Spoilers for last night’s Survivor: Heroes vs. Villains coming up after the jump:
In my reality-TV essay I noted early on how funny it is that Survivor has evolved, over a decade, from being a hot new TV phenomenon / potential scourge of civilization to becoming a comfortable, nostalgic family entertainment that appeals to old people. Well, I’m one of those old people now, and for now I’m hooked on Heroes Vs. Villains, if nothing else, as a refresher course in all the things Survivor has taught us, and all the things Survivor has learned.
(Not so much for the gameplay, though: Survivor is continuing its overreliance on beat-the-crap-out-of-each-other challenges, resulting in a broken toe and a dislocated shoulder in the first hour. Throw in an eye injury and you’ll have a trifecta of Injuries That Personally Freak Me Out.)
Above all, Survivor has learned what John Milton did writing Paradise Lost: Villains are more interesting than good guys. (And yet no one calls Paradise Lost an immoral work just because Satan is the most interesting character. But I digress.) I was fascinated, I’ll admit, to see Coach chatting up Jerri Manthey, or Russell trying essentially the same game on a new group of people. (Whom I’m guessing, though I don’t know the production timeline exactly, did not have the advantage of knowing how Russell played his game.)
Heroes, on the other hand—at least as far as Survivor is concerned—are interesting only insofar as they have villains to contrast with. So for most of the first night, anyway, I was checking my watch for most of the time that we spent with the Heroes tribe.Though to was nice, for instance, to check in on Rupert, who was tickled to be back, in his Hagrid-like innocent way, and took pride in being named a Survivor hero as if he’d been awarded the Congressional Medal of Honor.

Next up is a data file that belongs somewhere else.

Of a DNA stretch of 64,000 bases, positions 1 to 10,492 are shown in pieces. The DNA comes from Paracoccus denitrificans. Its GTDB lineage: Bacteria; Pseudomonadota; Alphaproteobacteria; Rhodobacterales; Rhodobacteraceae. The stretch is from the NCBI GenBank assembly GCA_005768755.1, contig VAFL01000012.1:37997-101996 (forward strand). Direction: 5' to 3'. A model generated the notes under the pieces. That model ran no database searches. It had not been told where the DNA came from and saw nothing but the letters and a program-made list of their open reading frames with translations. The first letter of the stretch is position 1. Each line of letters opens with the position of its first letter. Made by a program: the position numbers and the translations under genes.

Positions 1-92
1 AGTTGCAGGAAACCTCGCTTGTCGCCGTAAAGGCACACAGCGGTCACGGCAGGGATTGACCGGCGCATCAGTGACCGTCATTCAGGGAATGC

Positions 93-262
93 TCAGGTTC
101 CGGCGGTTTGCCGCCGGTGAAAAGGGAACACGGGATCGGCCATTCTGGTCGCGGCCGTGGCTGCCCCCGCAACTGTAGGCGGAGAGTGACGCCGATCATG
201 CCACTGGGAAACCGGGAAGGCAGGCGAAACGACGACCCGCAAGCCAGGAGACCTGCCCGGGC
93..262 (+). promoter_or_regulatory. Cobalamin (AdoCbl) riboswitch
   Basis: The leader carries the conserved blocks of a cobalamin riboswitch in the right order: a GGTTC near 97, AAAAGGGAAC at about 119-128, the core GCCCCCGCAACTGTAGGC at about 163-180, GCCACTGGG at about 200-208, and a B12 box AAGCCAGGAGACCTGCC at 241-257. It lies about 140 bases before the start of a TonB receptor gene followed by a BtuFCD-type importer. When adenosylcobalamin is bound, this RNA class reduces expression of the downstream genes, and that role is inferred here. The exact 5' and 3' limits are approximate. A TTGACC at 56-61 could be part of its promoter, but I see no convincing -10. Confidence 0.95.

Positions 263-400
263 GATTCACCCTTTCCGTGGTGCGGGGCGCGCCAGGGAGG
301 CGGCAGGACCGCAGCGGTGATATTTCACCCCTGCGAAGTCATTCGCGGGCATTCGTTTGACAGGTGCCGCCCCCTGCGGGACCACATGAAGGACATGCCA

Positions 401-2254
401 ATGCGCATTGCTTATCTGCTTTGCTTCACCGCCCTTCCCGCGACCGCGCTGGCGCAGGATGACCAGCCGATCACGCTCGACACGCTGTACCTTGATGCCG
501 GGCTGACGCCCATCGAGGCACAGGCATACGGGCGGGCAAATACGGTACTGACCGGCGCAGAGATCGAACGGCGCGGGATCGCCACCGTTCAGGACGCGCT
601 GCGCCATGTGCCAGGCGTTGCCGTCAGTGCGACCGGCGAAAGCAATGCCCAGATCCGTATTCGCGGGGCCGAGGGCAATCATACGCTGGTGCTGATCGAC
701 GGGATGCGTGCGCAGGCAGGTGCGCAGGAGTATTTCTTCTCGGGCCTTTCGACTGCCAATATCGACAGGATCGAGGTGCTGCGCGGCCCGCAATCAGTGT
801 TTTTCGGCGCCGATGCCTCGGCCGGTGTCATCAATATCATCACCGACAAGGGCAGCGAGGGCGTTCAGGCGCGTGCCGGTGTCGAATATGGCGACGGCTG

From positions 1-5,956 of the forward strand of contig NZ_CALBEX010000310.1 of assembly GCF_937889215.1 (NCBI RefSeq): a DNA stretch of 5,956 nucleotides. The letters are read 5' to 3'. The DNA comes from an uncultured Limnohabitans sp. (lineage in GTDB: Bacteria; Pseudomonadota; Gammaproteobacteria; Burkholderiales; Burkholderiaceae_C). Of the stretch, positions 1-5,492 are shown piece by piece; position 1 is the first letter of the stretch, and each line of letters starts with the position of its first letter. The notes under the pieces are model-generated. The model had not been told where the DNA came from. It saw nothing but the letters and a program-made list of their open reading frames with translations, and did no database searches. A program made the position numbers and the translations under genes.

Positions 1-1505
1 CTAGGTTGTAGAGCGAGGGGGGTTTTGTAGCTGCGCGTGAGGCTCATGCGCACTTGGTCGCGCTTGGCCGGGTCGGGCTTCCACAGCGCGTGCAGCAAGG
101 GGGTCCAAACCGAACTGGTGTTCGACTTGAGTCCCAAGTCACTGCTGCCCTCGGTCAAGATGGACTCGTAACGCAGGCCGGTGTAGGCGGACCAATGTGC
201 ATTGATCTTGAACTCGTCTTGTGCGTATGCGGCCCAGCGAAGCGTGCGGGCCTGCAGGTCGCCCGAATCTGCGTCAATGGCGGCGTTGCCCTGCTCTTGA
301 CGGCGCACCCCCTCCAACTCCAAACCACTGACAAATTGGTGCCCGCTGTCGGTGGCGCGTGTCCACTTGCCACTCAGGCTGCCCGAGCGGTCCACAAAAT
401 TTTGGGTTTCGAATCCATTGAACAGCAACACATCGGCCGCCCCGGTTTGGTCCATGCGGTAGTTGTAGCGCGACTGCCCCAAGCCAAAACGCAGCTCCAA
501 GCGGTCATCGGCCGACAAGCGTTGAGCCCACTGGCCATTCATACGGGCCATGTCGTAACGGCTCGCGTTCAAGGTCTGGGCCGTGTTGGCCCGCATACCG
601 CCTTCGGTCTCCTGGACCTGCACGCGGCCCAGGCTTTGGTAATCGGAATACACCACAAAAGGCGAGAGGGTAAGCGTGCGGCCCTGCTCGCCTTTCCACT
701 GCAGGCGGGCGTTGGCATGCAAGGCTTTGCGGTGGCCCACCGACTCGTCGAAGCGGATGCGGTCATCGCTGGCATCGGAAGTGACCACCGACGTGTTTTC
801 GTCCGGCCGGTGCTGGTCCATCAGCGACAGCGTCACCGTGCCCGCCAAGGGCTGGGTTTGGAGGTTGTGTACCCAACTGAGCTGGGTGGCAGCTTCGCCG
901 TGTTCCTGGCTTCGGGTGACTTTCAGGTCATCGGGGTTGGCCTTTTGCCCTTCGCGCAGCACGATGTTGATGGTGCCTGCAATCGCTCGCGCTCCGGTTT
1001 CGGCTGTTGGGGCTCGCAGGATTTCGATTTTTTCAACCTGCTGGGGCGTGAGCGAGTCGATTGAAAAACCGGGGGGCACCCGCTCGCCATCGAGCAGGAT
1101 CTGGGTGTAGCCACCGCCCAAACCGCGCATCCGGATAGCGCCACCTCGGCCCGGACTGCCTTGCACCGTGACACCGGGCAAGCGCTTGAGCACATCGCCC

What will be interesting is that—as we’re already starting to see—some of the heroes are going to begin to act anti-heroic, making alliances and going cloak-and-dagger. In fact, the whole classification of heroes and villains on this show is tricky. For instance, I absolutely loved Cerie. But in what way was she any less of a “villain,” than, say, Sandra? Cerie was funny and delightful—but she was also a freaking strategic mastermind, and as she admits, she wasn’t above sweetly sticking in a shiv.
Conversely, one of my favorite Survivor players, Courtney, was put on the villains team. Why, exactly? I guess she rubbed some people the wrong way druing her season, but mostly I saw her as a physically overmatched player who used her wits to last longer than she would have otherwise, and had a sense of humor about it.
Maybe being a villain on Survivor simply means not being boring. And as things go on, I suspect we’ll start to see what a fine line there is between the angels and the fallen angels.